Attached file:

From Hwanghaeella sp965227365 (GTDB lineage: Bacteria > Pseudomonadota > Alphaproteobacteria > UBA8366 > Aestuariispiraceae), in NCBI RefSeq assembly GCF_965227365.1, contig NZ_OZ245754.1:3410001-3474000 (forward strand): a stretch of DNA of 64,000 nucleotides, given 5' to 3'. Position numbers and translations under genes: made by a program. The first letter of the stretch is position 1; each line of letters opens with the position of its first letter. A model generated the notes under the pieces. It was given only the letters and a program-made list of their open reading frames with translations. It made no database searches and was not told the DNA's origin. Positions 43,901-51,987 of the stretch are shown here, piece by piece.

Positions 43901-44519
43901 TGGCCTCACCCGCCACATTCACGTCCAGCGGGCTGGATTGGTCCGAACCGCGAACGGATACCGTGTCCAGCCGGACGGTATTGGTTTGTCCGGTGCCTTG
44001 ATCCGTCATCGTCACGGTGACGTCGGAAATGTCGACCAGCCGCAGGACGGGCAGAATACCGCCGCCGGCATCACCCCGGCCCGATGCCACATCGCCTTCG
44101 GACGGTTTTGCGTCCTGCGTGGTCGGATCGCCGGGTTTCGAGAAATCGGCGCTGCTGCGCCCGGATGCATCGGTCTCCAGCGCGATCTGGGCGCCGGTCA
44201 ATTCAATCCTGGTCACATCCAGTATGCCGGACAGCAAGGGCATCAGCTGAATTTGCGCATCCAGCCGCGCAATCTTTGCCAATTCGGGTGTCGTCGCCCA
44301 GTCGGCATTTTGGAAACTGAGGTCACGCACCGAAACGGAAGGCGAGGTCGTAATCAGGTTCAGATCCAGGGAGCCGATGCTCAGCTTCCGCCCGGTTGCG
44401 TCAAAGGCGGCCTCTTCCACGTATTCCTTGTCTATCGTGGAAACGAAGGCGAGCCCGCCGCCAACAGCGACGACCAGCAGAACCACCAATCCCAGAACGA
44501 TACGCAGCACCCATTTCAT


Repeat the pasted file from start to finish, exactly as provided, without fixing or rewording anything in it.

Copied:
From Hwanghaeella sp965227365 (GTDB lineage: Bacteria > Pseudomonadota > Alphaproteobacteria > UBA8366 > Aestuariispiraceae), in NCBI RefSeq assembly GCF_965227365.1, contig NZ_OZ245754.1:3410001-3474000 (forward strand): a stretch of DNA of 64,000 nucleotides, given 5' to 3'. Position numbers and translations under genes: made by a program. The first letter of the stretch is position 1; each line of letters opens with the position of its first letter. A model generated the notes under the pieces. It was given only the letters and a program-made list of their open reading frames with translations. It made no database searches and was not told the DNA's origin. Positions 43,901-51,987 of the stretch are shown here, piece by piece.

Positions 43901-44519
43901 TGGCCTCACCCGCCACATTCACGTCCAGCGGGCTGGATTGGTCCGAACCGCGAACGGATACCGTGTCCAGCCGGACGGTATTGGTTTGTCCGGTGCCTTG
44001 ATCCGTCATCGTCACGGTGACGTCGGAAATGTCGACCAGCCGCAGGACGGGCAGAATACCGCCGCCGGCATCACCCCGGCCCGATGCCACATCGCCTTCG
44101 GACGGTTTTGCGTCCTGCGTGGTCGGATCGCCGGGTTTCGAGAAATCGGCGCTGCTGCGCCCGGATGCATCGGTCTCCAGCGCGATCTGGGCGCCGGTCA
44201 ATTCAATCCTGGTCACATCCAGTATGCCGGACAGCAAGGGCATCAGCTGAATTTGCGCATCCAGCCGCGCAATCTTTGCCAATTCGGGTGTCGTCGCCCA
44301 GTCGGCATTTTGGAAACTGAGGTCACGCACCGAAACGGAAGGCGAGGTCGTAATCAGGTTCAGATCCAGGGAGCCGATGCTCAGCTTCCGCCCGGTTGCG
44401 TCAAAGGCGGCCTCTTCCACGTATTCCTTGTCTATCGTGGAAACGAAGGCGAGCCCGCCGCCAACAGCGACGACCAGCAGAACCACCAATCCCAGAACGA
44501 TACGCAGCACCCATTTCAT